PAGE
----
Re "Agency cancels hunting clinic (Page A1, Jan. 26): The article should have mentioned some conservation benefits of predator control. For example, removal of arctic foxes that preyed on nesting waterfowl in Alaska is credited with saving the Aleutian goose, which overwinters in California, from near extinction. Its numbers rebounded from 790 birds in 1975 to more than 120,000 today. Predator control is necessary where natural systems no longer function according to historical conditions, such as California's Central Valley. Prior to the construction of dams, levees and bypasses, large-scale flooding kept skunk, raccoon and other predatory species of ground-nesting birds in check. With flooding now curtailed and limited habitat remaining, predator control must remain an important tool for conserving native birds. The Department of Fish and Wildlife's name has changed to reflect its broad conservation mission, but that doesn't mean the department has any less of an obligation to actively manage wildlife populations.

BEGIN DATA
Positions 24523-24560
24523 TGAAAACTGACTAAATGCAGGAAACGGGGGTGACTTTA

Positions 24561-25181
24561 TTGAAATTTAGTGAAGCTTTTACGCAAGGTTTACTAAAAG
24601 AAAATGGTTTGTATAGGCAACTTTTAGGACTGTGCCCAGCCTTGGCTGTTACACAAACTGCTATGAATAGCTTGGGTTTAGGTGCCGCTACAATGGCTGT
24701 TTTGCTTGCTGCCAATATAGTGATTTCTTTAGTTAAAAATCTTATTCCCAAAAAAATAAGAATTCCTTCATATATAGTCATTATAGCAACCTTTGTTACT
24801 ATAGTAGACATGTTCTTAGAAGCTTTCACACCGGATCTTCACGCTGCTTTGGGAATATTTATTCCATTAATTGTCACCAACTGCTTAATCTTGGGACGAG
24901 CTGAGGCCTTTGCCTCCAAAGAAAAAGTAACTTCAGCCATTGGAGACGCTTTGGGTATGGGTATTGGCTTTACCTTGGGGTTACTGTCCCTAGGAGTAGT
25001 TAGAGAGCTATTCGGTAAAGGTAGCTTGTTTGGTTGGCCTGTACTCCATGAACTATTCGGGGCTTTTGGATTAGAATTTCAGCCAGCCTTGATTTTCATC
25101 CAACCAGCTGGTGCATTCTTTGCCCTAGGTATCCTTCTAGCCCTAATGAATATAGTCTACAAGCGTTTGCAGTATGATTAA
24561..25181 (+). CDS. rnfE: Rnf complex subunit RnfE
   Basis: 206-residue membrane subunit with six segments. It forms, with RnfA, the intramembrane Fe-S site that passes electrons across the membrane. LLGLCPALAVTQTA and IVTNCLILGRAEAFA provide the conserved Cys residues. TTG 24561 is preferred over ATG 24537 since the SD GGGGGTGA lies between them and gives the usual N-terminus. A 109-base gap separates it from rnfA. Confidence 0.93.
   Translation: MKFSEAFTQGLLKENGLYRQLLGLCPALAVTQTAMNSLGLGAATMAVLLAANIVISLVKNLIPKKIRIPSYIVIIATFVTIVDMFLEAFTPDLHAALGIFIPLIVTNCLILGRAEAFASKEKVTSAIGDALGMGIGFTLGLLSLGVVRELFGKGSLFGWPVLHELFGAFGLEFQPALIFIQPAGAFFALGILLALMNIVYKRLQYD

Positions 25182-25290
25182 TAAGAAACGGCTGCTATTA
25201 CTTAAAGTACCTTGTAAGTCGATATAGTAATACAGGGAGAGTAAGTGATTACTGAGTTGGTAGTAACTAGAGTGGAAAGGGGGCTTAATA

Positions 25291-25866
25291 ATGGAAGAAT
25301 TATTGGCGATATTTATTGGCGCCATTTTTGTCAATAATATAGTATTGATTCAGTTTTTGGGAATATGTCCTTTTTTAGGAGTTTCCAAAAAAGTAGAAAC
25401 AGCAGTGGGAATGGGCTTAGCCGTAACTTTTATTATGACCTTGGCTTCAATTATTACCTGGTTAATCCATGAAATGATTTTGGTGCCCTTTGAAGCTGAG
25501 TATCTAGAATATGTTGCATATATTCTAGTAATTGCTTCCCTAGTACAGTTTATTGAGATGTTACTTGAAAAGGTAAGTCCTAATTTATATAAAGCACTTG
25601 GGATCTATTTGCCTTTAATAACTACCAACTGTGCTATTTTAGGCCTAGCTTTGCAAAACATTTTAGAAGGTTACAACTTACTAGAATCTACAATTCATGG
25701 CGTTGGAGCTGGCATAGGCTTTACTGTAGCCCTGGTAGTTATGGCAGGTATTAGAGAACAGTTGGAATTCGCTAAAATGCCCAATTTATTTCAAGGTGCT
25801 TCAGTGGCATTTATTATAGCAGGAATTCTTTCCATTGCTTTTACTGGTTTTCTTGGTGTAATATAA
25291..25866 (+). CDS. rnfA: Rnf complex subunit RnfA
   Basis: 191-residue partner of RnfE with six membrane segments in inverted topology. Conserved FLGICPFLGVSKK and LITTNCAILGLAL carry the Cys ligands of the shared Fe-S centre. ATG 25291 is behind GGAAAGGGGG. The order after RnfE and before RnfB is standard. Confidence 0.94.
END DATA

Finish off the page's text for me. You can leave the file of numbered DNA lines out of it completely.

-- Mark Hennelly, vice president of legislative affairs and public policy, California Waterfowl, Roseville